What 3 Weeks of Deep Learning Have Taught Me

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I've almost completed the FastAI course for deep learning, and here's a list of things I've learnt:
Deep learning is far from magic. So far I was convinced there was more to deep learning than just matrix multiplications and 11th-grade math. 3 weeks haven't shown me the signs.It's hard, or it feels like magic because humans struggle to visualize beyond 3D space.And so, for my first project, I made a simple classifier that predicts the maximum number from a list of 2 numbers. This can be visualized in 3D. More on why I did this in another blogpost, but in 3 lines here's what I learnt:
The truth is, you'll never really know if you should be happy with your output. That's because don't always know if you've reached the most optimal solution to a problem. It'll take your computer way too long to go check every value possible.It's very important that you use big long words that sound impressive otherwise normal people will think they can do it…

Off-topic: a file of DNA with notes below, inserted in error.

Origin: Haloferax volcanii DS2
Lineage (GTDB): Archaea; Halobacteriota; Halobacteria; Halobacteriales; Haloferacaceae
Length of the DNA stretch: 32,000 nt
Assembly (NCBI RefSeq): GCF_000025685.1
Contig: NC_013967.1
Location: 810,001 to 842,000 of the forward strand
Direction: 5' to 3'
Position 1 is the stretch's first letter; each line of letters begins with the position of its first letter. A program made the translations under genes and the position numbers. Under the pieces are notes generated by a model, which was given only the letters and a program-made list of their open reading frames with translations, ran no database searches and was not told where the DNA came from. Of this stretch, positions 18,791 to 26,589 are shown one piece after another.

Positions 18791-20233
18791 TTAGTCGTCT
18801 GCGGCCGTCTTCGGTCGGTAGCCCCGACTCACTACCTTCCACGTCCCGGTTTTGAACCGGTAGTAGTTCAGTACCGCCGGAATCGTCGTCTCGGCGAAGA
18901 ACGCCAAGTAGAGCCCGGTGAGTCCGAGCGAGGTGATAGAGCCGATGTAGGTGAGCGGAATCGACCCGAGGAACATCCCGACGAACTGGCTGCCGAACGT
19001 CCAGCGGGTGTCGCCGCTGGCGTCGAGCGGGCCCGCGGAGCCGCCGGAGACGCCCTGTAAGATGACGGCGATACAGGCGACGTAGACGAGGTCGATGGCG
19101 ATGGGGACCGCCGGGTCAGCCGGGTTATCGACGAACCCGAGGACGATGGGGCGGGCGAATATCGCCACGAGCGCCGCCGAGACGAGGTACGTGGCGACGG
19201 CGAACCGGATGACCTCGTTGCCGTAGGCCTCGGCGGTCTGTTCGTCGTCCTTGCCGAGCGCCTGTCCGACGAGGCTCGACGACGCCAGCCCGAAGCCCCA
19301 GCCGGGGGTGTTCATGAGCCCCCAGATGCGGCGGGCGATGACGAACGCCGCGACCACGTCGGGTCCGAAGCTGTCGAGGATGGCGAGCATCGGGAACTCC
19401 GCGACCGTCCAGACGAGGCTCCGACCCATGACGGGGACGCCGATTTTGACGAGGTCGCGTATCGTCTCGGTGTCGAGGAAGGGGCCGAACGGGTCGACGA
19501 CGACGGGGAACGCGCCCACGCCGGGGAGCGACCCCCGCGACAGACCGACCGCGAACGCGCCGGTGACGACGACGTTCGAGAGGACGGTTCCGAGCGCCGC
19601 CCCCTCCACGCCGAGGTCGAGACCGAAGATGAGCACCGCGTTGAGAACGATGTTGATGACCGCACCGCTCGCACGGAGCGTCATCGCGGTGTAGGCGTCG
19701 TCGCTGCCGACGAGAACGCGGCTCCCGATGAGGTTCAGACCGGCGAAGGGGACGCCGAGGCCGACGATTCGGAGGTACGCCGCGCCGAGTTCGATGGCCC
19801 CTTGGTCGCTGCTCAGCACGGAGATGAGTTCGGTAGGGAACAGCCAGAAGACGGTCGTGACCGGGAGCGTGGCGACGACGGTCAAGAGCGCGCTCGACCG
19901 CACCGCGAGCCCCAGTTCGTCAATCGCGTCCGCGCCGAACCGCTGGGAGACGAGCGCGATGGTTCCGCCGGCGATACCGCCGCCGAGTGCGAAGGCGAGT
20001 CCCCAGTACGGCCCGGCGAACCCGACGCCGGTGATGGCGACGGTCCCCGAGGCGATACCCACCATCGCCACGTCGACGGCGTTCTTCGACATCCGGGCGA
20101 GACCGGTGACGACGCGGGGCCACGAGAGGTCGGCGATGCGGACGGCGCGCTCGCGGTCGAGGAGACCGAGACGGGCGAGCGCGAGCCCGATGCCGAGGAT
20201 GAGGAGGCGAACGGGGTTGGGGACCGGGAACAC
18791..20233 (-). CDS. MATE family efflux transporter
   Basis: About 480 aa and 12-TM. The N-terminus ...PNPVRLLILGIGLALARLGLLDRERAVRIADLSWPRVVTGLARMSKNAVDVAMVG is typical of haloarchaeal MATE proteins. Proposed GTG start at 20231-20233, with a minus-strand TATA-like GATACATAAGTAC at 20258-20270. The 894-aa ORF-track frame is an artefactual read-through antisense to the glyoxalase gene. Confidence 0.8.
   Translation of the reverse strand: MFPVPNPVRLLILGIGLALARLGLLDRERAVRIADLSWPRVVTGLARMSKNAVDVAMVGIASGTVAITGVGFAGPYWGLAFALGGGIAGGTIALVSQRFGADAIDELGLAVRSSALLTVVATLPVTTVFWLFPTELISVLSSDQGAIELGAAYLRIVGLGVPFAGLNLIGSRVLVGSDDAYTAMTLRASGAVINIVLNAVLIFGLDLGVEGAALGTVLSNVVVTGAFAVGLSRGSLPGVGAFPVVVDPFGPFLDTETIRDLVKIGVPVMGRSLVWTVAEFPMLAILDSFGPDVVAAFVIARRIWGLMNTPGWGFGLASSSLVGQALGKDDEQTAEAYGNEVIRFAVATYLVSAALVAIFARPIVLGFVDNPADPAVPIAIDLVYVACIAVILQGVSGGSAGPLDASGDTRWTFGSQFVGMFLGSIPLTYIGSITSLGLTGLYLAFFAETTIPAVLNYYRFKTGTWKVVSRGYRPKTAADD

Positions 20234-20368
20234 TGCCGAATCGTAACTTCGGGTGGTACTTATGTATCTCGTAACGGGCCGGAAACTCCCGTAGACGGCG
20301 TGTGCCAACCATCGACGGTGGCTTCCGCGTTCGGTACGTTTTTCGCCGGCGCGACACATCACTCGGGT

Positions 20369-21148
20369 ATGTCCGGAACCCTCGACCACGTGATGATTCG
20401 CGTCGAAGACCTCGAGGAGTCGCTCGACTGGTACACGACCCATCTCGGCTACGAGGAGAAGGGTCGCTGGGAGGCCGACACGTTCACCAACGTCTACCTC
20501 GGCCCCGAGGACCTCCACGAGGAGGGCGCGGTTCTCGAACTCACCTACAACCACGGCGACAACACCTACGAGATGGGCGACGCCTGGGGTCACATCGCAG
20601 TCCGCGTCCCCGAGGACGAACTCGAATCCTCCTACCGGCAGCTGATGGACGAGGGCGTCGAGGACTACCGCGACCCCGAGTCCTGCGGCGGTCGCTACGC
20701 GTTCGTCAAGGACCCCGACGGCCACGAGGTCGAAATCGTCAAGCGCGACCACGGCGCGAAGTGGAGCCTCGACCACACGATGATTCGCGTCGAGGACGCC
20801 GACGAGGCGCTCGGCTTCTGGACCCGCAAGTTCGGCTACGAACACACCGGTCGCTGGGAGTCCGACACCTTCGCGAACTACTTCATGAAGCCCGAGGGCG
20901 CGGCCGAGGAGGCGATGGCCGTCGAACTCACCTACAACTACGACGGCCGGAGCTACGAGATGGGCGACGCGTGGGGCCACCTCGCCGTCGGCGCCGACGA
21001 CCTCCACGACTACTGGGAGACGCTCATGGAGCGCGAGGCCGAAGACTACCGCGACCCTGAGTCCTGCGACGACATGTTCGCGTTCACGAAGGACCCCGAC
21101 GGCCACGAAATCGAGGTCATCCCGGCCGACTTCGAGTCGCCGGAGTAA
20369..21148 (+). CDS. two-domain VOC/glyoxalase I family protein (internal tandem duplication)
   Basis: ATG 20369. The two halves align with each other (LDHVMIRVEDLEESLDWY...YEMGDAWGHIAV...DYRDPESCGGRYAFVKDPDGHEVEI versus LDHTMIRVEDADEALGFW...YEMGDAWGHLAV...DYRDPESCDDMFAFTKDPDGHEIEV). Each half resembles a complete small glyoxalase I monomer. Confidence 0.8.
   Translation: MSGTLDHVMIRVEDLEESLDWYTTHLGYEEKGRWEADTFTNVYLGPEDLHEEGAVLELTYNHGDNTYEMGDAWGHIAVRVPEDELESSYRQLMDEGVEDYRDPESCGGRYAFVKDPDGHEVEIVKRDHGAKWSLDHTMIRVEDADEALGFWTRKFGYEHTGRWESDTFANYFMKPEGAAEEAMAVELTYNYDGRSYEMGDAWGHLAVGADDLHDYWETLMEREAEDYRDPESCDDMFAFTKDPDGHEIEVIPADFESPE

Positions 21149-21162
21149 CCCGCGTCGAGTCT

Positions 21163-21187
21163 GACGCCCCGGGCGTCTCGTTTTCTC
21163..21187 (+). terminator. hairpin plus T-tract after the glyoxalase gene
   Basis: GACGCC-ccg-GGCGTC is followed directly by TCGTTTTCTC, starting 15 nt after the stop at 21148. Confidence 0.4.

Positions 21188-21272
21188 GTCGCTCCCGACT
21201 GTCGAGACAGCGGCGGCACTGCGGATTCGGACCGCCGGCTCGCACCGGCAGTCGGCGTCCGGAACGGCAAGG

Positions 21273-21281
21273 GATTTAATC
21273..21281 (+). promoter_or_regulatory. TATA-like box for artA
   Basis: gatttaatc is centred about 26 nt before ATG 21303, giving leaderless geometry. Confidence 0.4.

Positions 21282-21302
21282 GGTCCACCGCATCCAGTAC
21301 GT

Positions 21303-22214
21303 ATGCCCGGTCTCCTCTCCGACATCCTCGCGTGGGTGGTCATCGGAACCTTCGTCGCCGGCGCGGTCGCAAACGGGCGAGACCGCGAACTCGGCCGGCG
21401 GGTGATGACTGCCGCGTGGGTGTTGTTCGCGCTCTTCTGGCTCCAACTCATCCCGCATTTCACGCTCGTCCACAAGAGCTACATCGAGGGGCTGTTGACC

A Deep Learning Classifier for FIFA vs Real Football

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FIFA or Not? Try it out on www.rish.space/fifa-or-real


I took up the FastAI course a week ago to finally do some hands-on,state of the art, 10-lines-of-code-does-it-all deep learning. I took up many courses in college, joined Kaggle a good 4 years ago (sigh - the only problem I ever solved was the Titanic dataset and honestly didn't find it as fun as making an Android app), and now that I've made up my mind to do more DL, I want a taste of a regular deep learner engineer's everyday job. More on that later, this post is just about identifying whether an image is from FIFA or not.

Here's the why:
I've played FIFA all my life, starting with FIFA 2001 on my PlayStation2. By the time FIFA06 came out, my father used to say it was hard to make out from afar whether I was playing or watching football on TV. And so, I thought it'd be fun to see if a computer could do this.

What I did:
1. Ran a script to scrape URLs of the top 200 images on Google Images for FIFA, and ano…